Sightseeing. A periodic tour of CVI news, views and events.

Diabetes Awareness Month

Image of the pieces of a Prodigy Voice Blood Glucose test displayed on a table

Do you know someone who is living with diabetes? It’s likely you do since according to the American Diabetes Association, more than 30 million Americans are living with diabetes and 84 million are at risk, totaling nearly half of the U.S. adult population. Unfortunately, diabetes can lead to other health complications. Diabetic retinopathy, a complication from diabetes, is one of those complications and is the number one cause of new blindness in adults.

In honor of Diabetes Awareness Month, CVI wants to make sure you know the facts about diabetic retinopathy and the risk factors.

What is Diabetic Retinopathy? It is when diabetes damages the blood vessels in the retina, the light sensitive tissue in the back of the eye. There are four stages of retinopathy:

  1. Mild Nonproliferative Retinopathy
  2. Moderate Nonproliferative Retinopathy
  3. Severe Nonproliferative Retinopathy, and
  4. Proliferative Retinopathy.

The first three stages require no treatment, other than the typical diabetic control over blood sugar, blood pressure and blood cholesterol levels. Proliferative retinopathy, the most advanced stage of diabetic retinopathy where fragile blood vessels grow in response to the blocked vessels, is treated with a scatter laser treatment which will help shrink the abnormal blood vessels that occur at this stage. This treatment works better before these abnormal, fragile vessels have started to bleed. If the bleeding is severe, you may need a vitrectomy, a procedure where the blood is removed from the center of your eye.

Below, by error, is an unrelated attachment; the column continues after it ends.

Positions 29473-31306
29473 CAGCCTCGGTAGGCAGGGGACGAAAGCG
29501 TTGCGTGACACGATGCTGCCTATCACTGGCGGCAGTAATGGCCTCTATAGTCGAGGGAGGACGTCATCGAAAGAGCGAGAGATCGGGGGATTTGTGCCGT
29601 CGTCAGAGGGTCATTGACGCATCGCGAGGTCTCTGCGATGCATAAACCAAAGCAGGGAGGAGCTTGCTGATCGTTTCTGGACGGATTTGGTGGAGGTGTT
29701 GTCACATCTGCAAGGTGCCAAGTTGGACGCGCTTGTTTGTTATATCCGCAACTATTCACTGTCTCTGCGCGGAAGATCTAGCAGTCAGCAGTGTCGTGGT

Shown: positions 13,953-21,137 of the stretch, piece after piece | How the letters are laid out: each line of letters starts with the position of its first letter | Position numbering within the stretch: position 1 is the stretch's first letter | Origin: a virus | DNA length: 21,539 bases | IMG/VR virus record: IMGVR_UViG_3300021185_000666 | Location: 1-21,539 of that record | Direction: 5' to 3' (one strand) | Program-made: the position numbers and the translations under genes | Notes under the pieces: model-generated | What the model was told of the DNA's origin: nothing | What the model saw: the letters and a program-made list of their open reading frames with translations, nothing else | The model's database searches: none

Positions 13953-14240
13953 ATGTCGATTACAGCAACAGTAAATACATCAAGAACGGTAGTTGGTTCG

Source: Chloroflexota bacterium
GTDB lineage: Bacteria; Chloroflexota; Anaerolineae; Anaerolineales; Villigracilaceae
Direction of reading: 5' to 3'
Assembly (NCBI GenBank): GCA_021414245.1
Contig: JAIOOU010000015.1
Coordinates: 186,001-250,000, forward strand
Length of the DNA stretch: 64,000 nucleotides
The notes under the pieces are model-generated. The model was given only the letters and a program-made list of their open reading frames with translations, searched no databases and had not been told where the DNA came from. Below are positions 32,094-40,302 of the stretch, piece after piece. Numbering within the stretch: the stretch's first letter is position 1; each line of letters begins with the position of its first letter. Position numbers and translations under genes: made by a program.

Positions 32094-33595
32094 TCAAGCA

What are the factors that influence whether someone gets retinopathy?

  • Blood Sugar Control
  • Blood Pressure Levels
  • How long you have had diabetes
  • Your genes

Because diabetic retinopathy often has no early warning signs, the best thing you can do to catch it early is to have a dilated eye exam each year. Those who have already been diagnosed with diabetic retinopathy may need an eye exam more often. Studies show that better control of blood sugar levels slows the progression of retinopathy and decreases other diabetes-related health risks as well. Also, people with proliferative retinopathy can reduce the risk of blindness by 95% with timely treatment and appropriate care.

The most important thing to know about any visual impairment diagnosis is that there are always options for support and rehabilitation. In 2017, eight percent of clients served by CVI were diagnosed with diabetic retinopathy and were able to continue to live independently through skills learned in our programs and with the assistance of accessible diabetes supplies and devices, which are available to purchase in the VisAbility Hub located on the first floor at CVI.

If you want more information on diabetes, diabetic retinopathy or Diabetes Awareness Month, visit the American Diabetes Association.